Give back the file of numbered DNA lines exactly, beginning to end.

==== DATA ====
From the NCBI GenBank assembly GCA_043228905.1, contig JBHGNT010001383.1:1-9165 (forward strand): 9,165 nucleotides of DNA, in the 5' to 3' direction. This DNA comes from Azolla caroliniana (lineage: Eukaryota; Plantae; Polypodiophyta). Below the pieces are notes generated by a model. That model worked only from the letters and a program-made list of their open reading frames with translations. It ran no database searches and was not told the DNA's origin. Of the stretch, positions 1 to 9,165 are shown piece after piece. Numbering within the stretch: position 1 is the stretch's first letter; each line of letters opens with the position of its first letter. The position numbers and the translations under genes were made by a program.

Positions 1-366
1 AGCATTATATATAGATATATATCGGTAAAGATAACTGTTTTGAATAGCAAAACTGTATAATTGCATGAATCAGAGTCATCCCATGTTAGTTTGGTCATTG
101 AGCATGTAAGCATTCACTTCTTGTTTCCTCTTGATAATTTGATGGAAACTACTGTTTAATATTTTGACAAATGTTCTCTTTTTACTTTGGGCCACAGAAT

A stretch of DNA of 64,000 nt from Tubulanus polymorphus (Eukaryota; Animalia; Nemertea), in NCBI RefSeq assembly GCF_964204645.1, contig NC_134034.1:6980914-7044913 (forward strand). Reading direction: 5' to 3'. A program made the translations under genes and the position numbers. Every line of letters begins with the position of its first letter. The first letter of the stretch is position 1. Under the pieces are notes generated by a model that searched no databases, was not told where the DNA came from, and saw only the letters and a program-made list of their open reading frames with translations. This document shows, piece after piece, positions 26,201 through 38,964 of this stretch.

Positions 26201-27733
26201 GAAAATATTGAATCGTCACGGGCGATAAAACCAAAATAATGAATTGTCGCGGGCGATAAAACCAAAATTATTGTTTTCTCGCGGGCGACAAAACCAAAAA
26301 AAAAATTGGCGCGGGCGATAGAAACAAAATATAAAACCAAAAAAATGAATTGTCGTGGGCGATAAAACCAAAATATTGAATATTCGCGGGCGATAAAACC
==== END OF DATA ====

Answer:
From the NCBI GenBank assembly GCA_043228905.1, contig JBHGNT010001383.1:1-9165 (forward strand): 9,165 nucleotides of DNA, in the 5' to 3' direction. This DNA comes from Azolla caroliniana (lineage: Eukaryota; Plantae; Polypodiophyta). Below the pieces are notes generated by a model. That model worked only from the letters and a program-made list of their open reading frames with translations. It ran no database searches and was not told the DNA's origin. Of the stretch, positions 1 to 9,165 are shown piece after piece. Numbering within the stretch: position 1 is the stretch's first letter; each line of letters opens with the position of its first letter. The position numbers and the translations under genes were made by a program.

Positions 1-366
1 AGCATTATATATAGATATATATCGGTAAAGATAACTGTTTTGAATAGCAAAACTGTATAATTGCATGAATCAGAGTCATCCCATGTTAGTTTGGTCATTG
101 AGCATGTAAGCATTCACTTCTTGTTTCCTCTTGATAATTTGATGGAAACTACTGTTTAATATTTTGACAAATGTTCTCTTTTTACTTTGGGCCACAGAAT

A stretch of DNA of 64,000 nt from Tubulanus polymorphus (Eukaryota; Animalia; Nemertea), in NCBI RefSeq assembly GCF_964204645.1, contig NC_134034.1:6980914-7044913 (forward strand). Reading direction: 5' to 3'. A program made the translations under genes and the position numbers. Every line of letters begins with the position of its first letter. The first letter of the stretch is position 1. Under the pieces are notes generated by a model that searched no databases, was not told where the DNA came from, and saw only the letters and a program-made list of their open reading frames with translations. This document shows, piece after piece, positions 26,201 through 38,964 of this stretch.

Positions 26201-27733
26201 GAAAATATTGAATCGTCACGGGCGATAAAACCAAAATAATGAATTGTCGCGGGCGATAAAACCAAAATTATTGTTTTCTCGCGGGCGACAAAACCAAAAA
26301 AAAAATTGGCGCGGGCGATAGAAACAAAATATAAAACCAAAAAAATGAATTGTCGTGGGCGATAAAACCAAAATATTGAATATTCGCGGGCGATAAAACC